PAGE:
A complaint with the Union was raised related to last week’s Autumn Elections, when it was discovered a mailing list had been used to promote one of the candidates.
An email was sent out from the Chemical Engineering Society’s mailing list, by a member of their executive, shortly after 6pm on the evening of Thursday 17th October – roughly 18 hours before voting closed. The email asked recipients to vote for one of the students running for the Faculty of Engineering (Undergraduate) Ordinary Member of Council. It was sent to 1228 members of ChemEng Soc, of whom it is estimated 8-900 were eligible to vote for the position. It was not sent with the knowledge of the candidate in question, or the Chairman of ChemEngSoc, Kieran Naylor.
The position was one of the most highly-contested in the elections, with 16 candidates running for four positions at the time voting closed. In total, over 900 people voted for this particular position, with the candidate in question topping the polls, more than 50 votes ahead of their nearest rival. A complaint was raised over the weekend of the 21st/22nd by a Union Council member who was alerted to the email. The complaint was raised after the close of voting; the Union’s regulations for the Autumn Elections state that “all complaints must be received within two hours of the close of the voting period.”
A Union spokesperson told Felix: “Democracy is one of our fundamental values, and we immediately investigated whether this rule breach would require further action to ensure our democratic integrity”. They stated that the Union decided that “as previous similar incidents have not required disqualifications or caused election to be cancelled, it was not proportionate for us to rerun this election.”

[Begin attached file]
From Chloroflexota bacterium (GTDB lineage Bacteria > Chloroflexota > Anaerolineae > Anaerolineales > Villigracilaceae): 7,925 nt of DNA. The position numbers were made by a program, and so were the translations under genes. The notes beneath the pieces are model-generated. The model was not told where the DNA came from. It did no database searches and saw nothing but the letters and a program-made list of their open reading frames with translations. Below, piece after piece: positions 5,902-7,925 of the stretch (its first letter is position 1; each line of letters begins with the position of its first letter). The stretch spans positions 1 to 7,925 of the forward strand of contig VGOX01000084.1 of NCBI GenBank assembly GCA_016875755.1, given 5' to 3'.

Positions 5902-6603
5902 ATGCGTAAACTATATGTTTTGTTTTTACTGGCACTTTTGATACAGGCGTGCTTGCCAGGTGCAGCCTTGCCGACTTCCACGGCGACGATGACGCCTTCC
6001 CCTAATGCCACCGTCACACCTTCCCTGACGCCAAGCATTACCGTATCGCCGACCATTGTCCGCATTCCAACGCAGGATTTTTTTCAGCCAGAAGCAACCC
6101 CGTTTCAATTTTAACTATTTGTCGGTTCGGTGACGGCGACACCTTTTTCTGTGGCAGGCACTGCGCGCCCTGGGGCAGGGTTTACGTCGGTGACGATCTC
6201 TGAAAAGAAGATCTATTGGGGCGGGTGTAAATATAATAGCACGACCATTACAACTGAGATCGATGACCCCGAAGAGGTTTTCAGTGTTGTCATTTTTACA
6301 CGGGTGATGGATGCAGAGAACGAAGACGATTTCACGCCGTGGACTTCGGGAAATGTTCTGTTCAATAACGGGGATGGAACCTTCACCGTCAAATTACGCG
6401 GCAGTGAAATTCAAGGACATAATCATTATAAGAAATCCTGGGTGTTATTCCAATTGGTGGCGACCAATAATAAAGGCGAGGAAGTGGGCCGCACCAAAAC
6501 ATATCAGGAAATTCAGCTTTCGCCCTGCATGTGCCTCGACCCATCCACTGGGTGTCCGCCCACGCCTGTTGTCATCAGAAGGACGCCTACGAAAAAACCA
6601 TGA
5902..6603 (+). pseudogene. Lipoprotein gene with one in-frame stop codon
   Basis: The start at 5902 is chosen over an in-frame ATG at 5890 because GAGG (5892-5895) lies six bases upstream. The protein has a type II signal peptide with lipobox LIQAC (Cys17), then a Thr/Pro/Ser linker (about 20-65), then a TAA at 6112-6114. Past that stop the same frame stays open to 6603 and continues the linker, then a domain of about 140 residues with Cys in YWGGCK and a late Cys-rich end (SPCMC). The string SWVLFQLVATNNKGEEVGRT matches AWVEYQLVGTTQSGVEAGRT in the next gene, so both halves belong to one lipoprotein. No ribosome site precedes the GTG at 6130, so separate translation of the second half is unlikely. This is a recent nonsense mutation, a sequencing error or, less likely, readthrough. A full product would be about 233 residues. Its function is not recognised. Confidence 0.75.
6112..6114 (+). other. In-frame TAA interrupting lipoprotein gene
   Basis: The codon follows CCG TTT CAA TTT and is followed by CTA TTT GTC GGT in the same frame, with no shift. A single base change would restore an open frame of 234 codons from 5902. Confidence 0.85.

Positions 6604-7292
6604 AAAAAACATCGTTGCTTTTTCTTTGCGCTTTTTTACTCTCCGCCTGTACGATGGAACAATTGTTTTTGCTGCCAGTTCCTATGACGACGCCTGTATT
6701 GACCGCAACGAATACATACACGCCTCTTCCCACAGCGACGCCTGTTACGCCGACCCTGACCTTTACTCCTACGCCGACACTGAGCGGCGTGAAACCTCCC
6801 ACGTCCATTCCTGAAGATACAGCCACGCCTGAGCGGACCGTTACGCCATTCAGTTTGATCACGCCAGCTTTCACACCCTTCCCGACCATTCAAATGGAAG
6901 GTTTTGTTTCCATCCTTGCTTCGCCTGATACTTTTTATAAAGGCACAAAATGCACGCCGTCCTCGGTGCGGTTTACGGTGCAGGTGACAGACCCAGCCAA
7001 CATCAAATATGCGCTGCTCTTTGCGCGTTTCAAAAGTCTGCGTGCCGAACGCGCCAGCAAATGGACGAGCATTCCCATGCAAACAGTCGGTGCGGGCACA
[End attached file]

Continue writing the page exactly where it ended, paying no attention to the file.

The Union’s response seems to have divided those students heavily-involved with student representation: Naylor described the investigation the Union conducted as “appropriate”, saying that “in general, I believe that this issue has been blown way out of proportion through poor communication.” However, one student told Felix that “as a fellow candidate”, they were “disgusted that the Union will not be pursuing an investigation or disciplinary action”. Another student said “The Union failing to take a harder line on this demonstrates they only care about democracy when it’s convenient for them.”
Naylor told Felix “The ChemEng Soc, and myself, believe that the integrity of the elections must be upheld by all parties. We should always endeavor to make sure all candidates have an equal platform regardless of access to mailing lists, social media platforms or other mass media.”
He went on to describe the candidate as “incredibly well-respected, popular, and well-liked”, and expressed his confidence that they would have won the election with or without the use of the mailing list, stating that – while Chemical Engineering is one of the departments with the highest turnouts – he believed that the majority of students who would have received the email voted before it was sent.
The Union stated that they “will follow this up with the individual concerned, who has offered their apologies, to emphasise that this behaviour must not be repeated.”